In recent years, transgender-identifying athletes have been seen as role models for members of 2SLGBTQI+ communities. Setting personal and world-records, these icons have fulfilled many “firsts” for the sports community and spread positive messages for the inclusion of queer youth in athletics. Below, we highlight three trans athletes who have served as mentors for the greater community, while also excelling in their disciplines.
The Canadian women’s soccer team won gold at the 2020 Tokyo Olympics for the first time in the team’s history. Alongside them, midfielder Quinn set records of their own, becoming the “first openly transgender, non-binary person to win an Olympic medal.”
Quinn has made multiple appearances with the Canadian women’s soccer team at international events, including FIFA World Cups and two Olympic games. During the 2020 Olympics, they were on the team’s starting lineup for most games, including their gold medal win.
Quinn came out publicly as transgender on their Instagram in 2020, later telling BBC Sport that they decided to use their “platform” as an athlete to be “visible.” In their interview with BBC Sport, Quinn relayed that, “It’s really difficult when you don’t see people like yourself in the media or even around you or in your profession. I was operating in the space of being a professional footballer and I wasn’t seeing people like me.”
Hammer thrower Keelin Godsey was the first American transgender athlete to compete for a spot on the US Olympic team. Although Godsey did not qualify for the 2012 Summer London Olympics, he started the conversation about transgender athletes in sports.
Godsey is a male-identifying transgender athlete who competed in women’s hammer throw events. His identity posed some difficulties. Godsey had to forego medical treatments for transitioning during his career as an athlete on a women’s team to fulfill his elite athlete identity.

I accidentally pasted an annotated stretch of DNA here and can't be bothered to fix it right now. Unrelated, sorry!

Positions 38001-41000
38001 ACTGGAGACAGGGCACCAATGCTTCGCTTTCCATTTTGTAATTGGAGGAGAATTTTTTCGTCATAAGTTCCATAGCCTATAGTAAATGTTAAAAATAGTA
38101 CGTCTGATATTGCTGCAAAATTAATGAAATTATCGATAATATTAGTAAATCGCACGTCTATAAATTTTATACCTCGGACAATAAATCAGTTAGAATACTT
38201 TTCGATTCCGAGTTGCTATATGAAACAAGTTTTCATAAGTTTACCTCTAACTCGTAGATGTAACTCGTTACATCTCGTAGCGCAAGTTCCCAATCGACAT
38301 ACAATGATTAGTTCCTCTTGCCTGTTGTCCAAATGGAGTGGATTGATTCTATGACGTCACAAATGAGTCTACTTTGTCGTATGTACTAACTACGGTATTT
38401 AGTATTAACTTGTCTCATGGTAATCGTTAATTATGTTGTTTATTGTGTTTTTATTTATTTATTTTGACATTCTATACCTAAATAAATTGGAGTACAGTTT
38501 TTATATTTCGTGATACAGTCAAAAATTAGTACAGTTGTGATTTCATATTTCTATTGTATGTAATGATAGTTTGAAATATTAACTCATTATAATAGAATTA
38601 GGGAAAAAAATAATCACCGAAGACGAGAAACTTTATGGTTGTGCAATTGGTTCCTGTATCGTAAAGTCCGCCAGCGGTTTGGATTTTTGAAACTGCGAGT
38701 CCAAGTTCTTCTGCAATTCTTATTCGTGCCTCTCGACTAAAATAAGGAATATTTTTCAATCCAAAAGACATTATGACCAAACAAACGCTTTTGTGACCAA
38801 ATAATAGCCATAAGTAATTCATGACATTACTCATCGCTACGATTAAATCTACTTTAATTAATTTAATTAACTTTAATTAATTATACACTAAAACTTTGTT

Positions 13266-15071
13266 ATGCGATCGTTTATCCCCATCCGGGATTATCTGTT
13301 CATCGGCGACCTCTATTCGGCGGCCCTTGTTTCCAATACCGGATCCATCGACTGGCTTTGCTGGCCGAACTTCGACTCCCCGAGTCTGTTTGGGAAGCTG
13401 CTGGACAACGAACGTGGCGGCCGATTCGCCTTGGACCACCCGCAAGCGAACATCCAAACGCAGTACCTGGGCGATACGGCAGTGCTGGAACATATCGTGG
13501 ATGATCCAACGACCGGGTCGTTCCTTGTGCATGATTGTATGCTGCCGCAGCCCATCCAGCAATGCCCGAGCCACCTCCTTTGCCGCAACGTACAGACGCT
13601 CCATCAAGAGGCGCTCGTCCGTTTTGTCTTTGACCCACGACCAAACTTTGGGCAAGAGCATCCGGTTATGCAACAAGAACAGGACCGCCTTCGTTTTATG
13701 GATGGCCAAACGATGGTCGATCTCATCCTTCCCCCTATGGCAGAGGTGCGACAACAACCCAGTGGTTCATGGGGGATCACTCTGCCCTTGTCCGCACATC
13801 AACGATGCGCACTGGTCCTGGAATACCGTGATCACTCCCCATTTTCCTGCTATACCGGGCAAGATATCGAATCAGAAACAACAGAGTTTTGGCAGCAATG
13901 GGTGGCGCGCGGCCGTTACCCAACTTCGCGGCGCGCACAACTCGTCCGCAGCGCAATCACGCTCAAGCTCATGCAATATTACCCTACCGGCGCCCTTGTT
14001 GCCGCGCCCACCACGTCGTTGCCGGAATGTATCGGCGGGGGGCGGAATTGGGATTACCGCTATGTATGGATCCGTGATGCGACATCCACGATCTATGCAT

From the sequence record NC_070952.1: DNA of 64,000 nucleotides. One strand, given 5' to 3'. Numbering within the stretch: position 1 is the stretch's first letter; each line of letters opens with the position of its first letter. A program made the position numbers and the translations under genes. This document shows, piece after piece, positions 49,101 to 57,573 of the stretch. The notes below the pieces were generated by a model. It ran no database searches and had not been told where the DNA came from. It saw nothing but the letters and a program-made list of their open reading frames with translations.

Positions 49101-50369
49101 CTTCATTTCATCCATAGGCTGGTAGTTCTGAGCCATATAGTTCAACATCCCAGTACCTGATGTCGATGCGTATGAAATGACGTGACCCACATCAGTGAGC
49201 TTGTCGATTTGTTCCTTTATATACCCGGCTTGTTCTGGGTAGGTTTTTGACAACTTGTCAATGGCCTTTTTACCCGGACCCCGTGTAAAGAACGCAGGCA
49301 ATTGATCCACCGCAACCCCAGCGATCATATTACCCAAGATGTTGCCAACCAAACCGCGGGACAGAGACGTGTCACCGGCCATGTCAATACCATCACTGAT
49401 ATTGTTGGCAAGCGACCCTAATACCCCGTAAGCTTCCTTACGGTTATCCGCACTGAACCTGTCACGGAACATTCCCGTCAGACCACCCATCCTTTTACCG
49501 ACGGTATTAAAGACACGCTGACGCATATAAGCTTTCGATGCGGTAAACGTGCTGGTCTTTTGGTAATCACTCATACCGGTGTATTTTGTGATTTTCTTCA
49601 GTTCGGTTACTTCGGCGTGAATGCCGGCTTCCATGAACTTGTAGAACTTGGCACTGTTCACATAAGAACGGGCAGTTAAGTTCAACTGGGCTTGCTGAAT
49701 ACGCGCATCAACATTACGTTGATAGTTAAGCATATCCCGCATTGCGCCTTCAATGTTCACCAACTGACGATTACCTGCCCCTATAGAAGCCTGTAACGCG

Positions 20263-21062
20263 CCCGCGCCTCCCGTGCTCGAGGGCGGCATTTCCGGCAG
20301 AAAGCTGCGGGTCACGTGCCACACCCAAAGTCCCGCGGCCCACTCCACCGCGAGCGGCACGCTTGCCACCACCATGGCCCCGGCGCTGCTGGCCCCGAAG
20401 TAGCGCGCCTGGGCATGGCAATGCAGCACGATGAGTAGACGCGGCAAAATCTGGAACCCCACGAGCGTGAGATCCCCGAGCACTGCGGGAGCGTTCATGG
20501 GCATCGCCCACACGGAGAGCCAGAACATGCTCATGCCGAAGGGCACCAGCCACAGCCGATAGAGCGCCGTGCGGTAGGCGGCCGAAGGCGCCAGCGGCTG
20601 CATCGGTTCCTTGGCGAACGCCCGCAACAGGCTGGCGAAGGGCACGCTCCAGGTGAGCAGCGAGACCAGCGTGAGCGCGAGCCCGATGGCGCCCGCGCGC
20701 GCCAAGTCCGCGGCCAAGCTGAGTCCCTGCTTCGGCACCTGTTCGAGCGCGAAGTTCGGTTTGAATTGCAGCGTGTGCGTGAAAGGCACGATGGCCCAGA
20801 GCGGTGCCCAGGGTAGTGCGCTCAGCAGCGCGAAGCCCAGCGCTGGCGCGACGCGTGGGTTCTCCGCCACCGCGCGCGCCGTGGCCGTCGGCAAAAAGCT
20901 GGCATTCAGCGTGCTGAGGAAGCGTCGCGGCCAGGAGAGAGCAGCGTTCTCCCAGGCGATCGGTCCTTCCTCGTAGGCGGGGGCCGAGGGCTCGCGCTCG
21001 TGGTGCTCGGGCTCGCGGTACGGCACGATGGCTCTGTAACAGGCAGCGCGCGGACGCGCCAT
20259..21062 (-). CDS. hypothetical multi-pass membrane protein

Following the 2012 London Olympics, Godsey competed in male hammer throw for one season and then retired. He now works as a physical therapist and advocates for transgender healthcare and representation.
Lia Thomas is a well-known transgender American swimmer and recent student at the University of Pennsylvania (UPenn). According to ESPN, in March of this year, she became the first trans athlete to win the National Collegiate Athletic Association (NCAA) Division I championship—a national competition dedicated to the success of college athletes. In the 500-yard freestyle swim, Thomas finished with a record speed of “4 minutes, 33.24 seconds.”
In an interview with Sports Illustrated, Thomas expressed her need to compete in women’s sports—despite the controversy that her win has sparked amongst US sports fans. “I just want to show trans kids and younger trans athletes that they’re not alone. They don’t have to choose between who they are and the sport they love,” she said in the interview.
In July of this year, UPenn nominated Thomas for the “2022 NCAA Woman of the Year” award. In spite of this, FINA, the International Olympic Committee, “banned transgender athletes” from participating in swimming. While this news is unfortunate for Thomas, she will not give up that easily. With support from her teammates and family, Thomas continues to fight for trans rights in sports to create a brighter future for young trans athletes.